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higher and more solemn meditations, till we work up our way beyond the clinging and heavy atmosphere of this earthly sojourn, and look abroad upon the light that knows neither blemish nor bound, while our ears are saluted at that egress by the harmony of the skies, and our eyes behold the lost and congenial spirits that we have loved hastening to welcome us with their sparkling eyes, and their curls that are ripe with sunshine.

But earth recalls us again; the last flame is out; the fading embers tinkle with a gaping dreariness; and the chill reminds us where we should be. Another gaze on the hearth that has so cheered us, and the last, lingering action is to wind up the watch for the next day. Upon how many anxieties shall the finger of that brief chronicler strike, — and upon how many comforts too! Tomorrow our fire shall be trimmed anew; and so, gentle reader, good night: may the weariness I have caused you make sleep the pleasanter!

“Let no lamenting cryes, nor dolefull tears,

Be heard all night within, nor yet without;
Ne let false whispers, breeding hidden fears,
Break gentle sleep with misconceived doubt.
Let no deluding dreams, nor dreadful sights,
Make sudden, sad affrights,
Ne let hobgoblins, names whose sense we see not,
Fray us with things that be not;
But let still silence true night-watches keep,
That sacred peace may in assurance reigne,
And timely sleep, since it is time to sleep,
May pour his limbs forth on your pleasant plaine."

SPENSER's Epithalamion.*

* In the new edition of “The Round Table,” published in the Bayard Series of books, this article is given to Hazlitt. “Our style bewrays us,” says Burton; and “A Day by the Fire” is full of Leigh Hunt's peculiarities of thought and diction. "The question of authorship, however, is not to be de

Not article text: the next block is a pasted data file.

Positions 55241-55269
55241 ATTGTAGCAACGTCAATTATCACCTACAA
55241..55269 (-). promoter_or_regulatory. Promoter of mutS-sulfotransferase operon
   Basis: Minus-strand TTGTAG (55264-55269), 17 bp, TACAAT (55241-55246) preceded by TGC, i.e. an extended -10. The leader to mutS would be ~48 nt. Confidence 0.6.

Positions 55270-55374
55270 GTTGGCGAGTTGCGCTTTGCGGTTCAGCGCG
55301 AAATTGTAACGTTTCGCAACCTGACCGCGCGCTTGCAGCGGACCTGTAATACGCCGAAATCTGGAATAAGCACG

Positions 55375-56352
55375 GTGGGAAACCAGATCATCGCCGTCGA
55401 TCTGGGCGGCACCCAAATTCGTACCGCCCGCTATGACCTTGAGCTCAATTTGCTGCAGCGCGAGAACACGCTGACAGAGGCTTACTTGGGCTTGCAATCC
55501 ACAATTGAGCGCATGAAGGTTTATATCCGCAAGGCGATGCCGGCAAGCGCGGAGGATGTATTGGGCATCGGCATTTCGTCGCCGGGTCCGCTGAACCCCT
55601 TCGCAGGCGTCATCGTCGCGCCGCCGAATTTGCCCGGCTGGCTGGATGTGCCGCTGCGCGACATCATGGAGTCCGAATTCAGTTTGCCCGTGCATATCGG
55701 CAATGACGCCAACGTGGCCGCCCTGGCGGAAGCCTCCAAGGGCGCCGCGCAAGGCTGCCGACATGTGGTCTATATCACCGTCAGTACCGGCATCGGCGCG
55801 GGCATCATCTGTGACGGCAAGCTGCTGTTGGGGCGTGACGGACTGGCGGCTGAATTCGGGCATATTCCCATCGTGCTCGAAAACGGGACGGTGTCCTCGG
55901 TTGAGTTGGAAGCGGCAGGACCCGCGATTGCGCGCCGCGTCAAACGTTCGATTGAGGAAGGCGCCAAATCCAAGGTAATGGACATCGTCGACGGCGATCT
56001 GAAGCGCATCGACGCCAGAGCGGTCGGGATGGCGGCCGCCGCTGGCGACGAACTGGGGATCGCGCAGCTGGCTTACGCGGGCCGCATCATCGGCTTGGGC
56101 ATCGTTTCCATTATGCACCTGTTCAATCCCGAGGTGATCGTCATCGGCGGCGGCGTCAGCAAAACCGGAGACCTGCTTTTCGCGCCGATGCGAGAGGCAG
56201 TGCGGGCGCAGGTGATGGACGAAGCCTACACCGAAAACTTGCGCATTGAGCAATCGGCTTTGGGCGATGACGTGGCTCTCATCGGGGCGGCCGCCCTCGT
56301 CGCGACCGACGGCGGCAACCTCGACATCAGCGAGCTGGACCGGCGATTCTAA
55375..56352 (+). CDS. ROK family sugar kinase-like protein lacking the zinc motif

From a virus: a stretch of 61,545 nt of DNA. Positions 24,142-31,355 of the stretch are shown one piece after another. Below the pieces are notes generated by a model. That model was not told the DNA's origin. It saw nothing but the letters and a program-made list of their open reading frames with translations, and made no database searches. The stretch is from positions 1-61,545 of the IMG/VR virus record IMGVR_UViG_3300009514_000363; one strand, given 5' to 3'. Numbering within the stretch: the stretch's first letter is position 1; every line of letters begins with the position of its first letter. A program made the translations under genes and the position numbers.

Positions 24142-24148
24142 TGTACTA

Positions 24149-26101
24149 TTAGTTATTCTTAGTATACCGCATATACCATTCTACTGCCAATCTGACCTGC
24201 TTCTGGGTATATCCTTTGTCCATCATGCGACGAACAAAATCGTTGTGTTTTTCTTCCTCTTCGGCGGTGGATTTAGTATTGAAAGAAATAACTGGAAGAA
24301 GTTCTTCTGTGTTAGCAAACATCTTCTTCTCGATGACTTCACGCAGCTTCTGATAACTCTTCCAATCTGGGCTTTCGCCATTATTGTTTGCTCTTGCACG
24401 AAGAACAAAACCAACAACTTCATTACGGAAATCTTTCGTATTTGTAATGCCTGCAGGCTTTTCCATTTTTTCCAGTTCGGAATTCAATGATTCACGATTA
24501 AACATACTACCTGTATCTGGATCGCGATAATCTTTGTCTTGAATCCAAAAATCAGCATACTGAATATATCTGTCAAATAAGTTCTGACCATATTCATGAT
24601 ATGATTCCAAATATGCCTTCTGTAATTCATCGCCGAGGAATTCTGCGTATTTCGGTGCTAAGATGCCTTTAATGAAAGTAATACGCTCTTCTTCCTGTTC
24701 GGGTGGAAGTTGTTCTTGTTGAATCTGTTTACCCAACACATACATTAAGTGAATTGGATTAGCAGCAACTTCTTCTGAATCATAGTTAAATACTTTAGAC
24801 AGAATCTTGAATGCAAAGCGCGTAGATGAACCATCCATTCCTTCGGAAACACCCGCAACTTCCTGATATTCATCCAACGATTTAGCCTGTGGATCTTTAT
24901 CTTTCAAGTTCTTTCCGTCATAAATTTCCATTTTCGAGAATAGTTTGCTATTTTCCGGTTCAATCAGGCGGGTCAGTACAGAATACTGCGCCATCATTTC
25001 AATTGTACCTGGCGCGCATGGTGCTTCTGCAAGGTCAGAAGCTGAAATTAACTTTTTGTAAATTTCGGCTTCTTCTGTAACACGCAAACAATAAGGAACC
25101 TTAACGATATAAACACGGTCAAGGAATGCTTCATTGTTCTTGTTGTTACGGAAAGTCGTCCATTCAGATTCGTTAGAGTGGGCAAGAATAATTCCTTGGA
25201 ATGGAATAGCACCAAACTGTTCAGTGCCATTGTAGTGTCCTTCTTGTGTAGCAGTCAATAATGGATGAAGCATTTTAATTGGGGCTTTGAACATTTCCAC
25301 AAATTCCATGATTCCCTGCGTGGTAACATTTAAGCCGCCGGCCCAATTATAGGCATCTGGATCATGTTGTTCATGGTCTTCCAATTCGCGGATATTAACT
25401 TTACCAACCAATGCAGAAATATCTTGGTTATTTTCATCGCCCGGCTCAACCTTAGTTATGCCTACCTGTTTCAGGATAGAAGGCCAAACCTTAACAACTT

ON COMMONPLACE PEOPLE.

GREEABLY to our chivalrous, as well as do

mestic, character, and in order to show further in what sort of spirit we shall hereafter confer blame and praise, whom we shall cut up for

the benefit of humanity, and to whom apply our healing balsams, we have thought fit, in our present number, to take the part of a very numerous and ill-treated body of persons, known by the various appellations of commonplace people, — dull fellows, or people who have nothing to say.

It is perhaps wrong, indeed, to call these persons commonplace. Those who are the most vehement in objecting to them have the truest right to the title, however little they may suspect it; but of this more hereafter. It is a name by which the others are very commonly known; though they might rather be called persons of simple common sense, and, in fact, have just enough of that valuable quality to inspire them with the very quietness which brings them into so much contempt.

We need not, however, take any pains to describe a set of people so well known. They are, of course, what none of our readers are, but many are acquainted with. They are the more silent part of companies, and generally the best behaved people at table. They are the best of dumb waiters near the lady of the house. They are always at leisure to help you to good things, if not to say them. They will supply your absence of mind for you while you are talking, and believe you are taking sugar for pepper. Above all, — which ought to recommend them to the very hardest of their antagonists, — they are uninquiring laughers at jokes, and most exemplary listeners.

cided upon internal evidence ; facts prove that the essay was written by the author of the “Story of Rimini.” The prolusion was originally published in the “Reflector," with Hunt's well-known signature, - 7. It was afterwards re-printed in the “Examiner," as one of “The Round Table” papers. When these essays were collected into a volume, Leigh Hunt's initials were printed at the end of “A Day by the Fire ;” and Hazlitt, in the preface to this original edition of “The Round Table,” says, “out of the fifty-two numbers, twelve are Mr. Hunt's, with the signature, L. H." - ED.

Now, we do not say that these are the very best of companions, or that when we wished to be particularly amused or informed we should invite them to our houses, or go to see them at theirs ; all we demand is that they should be kindly and respectfully treated when they are by, and not insolently left out of the pale of discourse, purely because they may not bring with them as much as they find, or say as brilliant things as we imagine we do ourselves. .